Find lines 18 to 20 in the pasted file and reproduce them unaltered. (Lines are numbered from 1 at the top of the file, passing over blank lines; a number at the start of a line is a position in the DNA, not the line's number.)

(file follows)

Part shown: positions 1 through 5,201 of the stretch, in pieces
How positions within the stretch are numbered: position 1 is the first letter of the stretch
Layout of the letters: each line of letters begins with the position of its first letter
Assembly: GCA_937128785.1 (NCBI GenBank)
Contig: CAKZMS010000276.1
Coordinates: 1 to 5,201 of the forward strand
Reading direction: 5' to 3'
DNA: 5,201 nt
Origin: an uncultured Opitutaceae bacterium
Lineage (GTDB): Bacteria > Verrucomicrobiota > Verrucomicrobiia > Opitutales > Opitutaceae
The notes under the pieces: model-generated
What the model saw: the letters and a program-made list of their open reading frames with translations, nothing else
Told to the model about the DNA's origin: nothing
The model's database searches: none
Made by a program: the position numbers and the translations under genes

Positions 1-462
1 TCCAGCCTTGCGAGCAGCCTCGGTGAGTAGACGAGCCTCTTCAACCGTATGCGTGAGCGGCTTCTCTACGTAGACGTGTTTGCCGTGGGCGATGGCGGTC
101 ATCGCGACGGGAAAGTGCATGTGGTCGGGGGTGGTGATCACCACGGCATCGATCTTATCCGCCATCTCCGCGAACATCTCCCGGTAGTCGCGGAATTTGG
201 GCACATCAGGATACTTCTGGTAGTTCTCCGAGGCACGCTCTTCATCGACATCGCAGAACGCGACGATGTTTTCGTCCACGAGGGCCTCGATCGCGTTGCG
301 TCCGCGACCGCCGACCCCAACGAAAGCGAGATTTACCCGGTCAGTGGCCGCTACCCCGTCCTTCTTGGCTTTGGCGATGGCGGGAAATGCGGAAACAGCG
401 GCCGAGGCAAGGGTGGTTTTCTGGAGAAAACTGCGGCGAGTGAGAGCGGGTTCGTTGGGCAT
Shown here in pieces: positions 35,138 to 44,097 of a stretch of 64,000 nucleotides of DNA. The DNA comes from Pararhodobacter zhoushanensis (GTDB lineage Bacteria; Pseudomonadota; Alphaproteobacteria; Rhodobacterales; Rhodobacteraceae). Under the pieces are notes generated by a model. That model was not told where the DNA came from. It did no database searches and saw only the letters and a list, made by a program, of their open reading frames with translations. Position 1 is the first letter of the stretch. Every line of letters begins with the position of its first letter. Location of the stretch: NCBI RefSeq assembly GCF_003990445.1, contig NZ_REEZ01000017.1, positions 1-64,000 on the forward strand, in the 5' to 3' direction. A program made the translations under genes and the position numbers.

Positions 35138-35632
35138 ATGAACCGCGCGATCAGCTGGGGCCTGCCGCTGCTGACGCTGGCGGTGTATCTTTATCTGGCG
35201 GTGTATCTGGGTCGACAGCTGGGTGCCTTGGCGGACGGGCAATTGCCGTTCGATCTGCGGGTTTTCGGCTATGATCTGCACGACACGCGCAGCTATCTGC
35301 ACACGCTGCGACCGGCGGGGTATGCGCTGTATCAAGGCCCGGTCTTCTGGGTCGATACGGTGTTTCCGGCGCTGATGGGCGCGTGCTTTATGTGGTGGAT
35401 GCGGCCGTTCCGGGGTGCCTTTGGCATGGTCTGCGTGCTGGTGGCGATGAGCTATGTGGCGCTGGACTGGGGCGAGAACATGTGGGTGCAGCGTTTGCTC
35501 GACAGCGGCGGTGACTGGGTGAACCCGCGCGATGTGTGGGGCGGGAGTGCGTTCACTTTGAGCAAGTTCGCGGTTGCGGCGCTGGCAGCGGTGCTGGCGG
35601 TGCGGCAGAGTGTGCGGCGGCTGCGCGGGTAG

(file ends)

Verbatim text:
101 ATCGCGACGGGAAAGTGCATGTGGTCGGGGGTGGTGATCACCACGGCATCGATCTTATCCGCCATCTCCGCGAACATCTCCCGGTAGTCGCGGAATTTGG
201 GCACATCAGGATACTTCTGGTAGTTCTCCGAGGCACGCTCTTCATCGACATCGCAGAACGCGACGATGTTTTCGTCCACGAGGGCCTCGATCGCGTTGCG
301 TCCGCGACCGCCGACCCCAACGAAAGCGAGATTTACCCGGTCAGTGGCCGCTACCCCGTCCTTCTTGGCTTTGGCGATGGCGGGAAATGCGGAAACAGCG